Many addicts come from a family background where they learned that sex is bad. While they enjoy it despite these messages, with the passing of time a good sex in their eyes must also be bad, to be good … and so only the sexual behavior involved in addiction is sufficient.
Incest survivors who felt sexual pleasure during the attack carry a double burden of shame. Victims of violence and sexual abuse who experience a mixture of pleasure, pain and shame are unable to distinguish between fear and sexual excitement. The same factor that contributes to their despair, makes sexual behavior even more attractive, in that the forbidden is somehow better.
The other factor contributing to the addict’s despair is the experience of weaning. Sex addicts report symptoms that correspond exactly to the addiction of cocaine addicts. The most common physical symptoms include dizziness, body aches, headaches, insomnia and extreme restlessness. Addicts who have been deprived of both drug addiction and sex addiction report that withdrawal from sex addiction is more difficult. Although the physical symptoms are not so severe, the endurance is longer and more painful.
Addicted to life on the edge, only a few steps distinguish them from their pain. They push themselves back and forth until the inevitable fall. 89% of the Carnes study participants put themselves in a state of mental exhaustion. 72% thought suicide as the only way to end their addiction. 17% made a suicidal attempt. When addicts feel isolated and different from all other people, they lose hope. In such a state of pain, suicide seems to be a reasonable option.
9. Exploiting unreasonable time in attempts to achieve sex, sexual behavior, or recovery from sexual experience – for sex addicts, sex obsession becomes the principle around which their lives are organized. Everything revolves around sex. Clothes, food, sleep, work, and pass are the second priority. Most of the addict’s time is devoted to achieving sex, sexual behavior or dealing with the various consequences. One of the things the addicts regret is the time wasted on their addiction.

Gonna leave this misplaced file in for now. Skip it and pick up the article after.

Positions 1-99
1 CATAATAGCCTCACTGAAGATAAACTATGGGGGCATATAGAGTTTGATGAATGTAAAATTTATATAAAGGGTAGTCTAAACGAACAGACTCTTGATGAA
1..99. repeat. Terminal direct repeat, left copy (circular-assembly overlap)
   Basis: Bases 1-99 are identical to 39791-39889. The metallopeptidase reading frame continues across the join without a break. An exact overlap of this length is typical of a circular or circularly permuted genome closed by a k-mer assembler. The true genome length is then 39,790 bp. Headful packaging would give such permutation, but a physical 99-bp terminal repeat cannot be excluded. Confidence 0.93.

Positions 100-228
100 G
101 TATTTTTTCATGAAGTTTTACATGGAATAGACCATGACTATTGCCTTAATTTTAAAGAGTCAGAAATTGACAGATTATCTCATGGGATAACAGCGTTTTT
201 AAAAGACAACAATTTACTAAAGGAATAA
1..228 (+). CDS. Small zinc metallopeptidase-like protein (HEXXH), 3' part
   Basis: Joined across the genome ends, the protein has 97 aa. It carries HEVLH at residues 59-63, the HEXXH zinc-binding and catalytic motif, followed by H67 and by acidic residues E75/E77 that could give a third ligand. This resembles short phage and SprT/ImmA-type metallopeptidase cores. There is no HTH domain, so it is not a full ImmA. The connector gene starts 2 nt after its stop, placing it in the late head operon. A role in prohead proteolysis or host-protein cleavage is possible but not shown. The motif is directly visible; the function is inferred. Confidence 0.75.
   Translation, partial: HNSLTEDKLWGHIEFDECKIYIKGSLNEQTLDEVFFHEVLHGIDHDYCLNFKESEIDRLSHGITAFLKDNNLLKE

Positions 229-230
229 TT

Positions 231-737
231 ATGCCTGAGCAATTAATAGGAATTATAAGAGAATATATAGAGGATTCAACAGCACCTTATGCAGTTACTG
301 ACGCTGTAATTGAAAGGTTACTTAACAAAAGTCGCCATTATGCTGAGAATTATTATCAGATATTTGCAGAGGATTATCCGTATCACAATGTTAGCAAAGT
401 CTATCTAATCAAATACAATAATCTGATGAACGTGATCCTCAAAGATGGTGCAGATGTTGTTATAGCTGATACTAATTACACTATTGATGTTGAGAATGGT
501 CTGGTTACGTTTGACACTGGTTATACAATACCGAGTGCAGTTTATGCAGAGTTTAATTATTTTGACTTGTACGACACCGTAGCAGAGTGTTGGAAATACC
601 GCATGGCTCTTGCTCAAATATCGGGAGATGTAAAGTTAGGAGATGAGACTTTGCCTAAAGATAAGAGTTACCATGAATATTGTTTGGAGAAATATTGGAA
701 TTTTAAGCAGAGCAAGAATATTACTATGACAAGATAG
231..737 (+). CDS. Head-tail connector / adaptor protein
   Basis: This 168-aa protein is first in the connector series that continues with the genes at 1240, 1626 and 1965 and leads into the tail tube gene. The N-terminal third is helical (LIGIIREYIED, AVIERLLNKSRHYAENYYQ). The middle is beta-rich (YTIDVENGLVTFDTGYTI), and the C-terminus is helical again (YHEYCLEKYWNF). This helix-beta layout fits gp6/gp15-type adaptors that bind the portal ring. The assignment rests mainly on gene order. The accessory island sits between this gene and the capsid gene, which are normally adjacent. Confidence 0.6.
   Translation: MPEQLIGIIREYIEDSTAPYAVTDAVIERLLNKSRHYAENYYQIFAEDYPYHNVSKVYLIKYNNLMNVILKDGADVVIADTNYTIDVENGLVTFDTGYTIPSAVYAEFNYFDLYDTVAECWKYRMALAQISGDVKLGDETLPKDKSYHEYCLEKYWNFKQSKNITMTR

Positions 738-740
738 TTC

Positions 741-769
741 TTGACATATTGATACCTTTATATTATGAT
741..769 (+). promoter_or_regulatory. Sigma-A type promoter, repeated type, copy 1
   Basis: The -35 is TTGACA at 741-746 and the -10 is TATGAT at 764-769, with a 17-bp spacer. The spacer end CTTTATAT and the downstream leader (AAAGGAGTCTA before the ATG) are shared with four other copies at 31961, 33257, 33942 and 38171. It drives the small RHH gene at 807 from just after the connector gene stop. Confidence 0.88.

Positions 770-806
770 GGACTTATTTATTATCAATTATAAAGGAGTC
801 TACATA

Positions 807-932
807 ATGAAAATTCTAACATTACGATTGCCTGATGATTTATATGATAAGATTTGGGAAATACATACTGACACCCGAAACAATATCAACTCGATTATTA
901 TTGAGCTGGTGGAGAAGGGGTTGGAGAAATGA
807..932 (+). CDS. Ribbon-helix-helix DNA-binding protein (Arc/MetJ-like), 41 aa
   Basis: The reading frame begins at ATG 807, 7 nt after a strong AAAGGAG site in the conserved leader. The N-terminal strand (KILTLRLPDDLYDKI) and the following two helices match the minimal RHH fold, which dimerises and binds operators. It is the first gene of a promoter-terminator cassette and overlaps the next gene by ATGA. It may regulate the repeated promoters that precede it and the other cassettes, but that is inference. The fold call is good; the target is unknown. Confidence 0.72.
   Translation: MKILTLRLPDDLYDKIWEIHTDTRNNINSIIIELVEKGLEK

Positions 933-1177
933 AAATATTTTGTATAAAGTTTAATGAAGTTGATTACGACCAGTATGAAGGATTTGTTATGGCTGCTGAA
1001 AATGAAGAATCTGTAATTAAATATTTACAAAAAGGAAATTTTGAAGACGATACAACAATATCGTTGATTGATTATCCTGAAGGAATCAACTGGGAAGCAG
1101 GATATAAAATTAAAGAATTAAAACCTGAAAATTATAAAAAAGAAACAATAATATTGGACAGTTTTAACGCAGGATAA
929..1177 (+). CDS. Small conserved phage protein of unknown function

Another source of time wasting is related to dealing with the consequences of addiction. You have to cover up the lies, you have to calm down and compensate sadly and hurt couples. The financial deficits should cover and the diseases must be cured. In addition to this, angry spouses, policemen, disappointed bosses, neglected children, and all require time, the addicts feel haunted by these problems and run away, how not, into sexual behavior.
10. Neglect of important activities related to social life, employment and relationships, because of sexual behavior – friends, family, work and hobbies, all on fire for the sake of engaging in sex. A businessman plans his business trips according to sexual possibilities and not according to business interests. Decision-making becomes focused on gender and its considerations rather than on judgment.
There is no better place to see this fact than the relationship of the addict. As addiction worsens, most of the energy of addicts is invested in relationships that have sexual potential. Relationships that once had meaning, are abandoned. Long-term relationships of addicts are often stormy and unsuccessful. Their norm is short relationships, both personal and professional.
Because of their tendency to avoid intimacy, the addicts will prefer to leave their interpersonal relationships unfinished and neglect their relationships until they are poisoned and killed.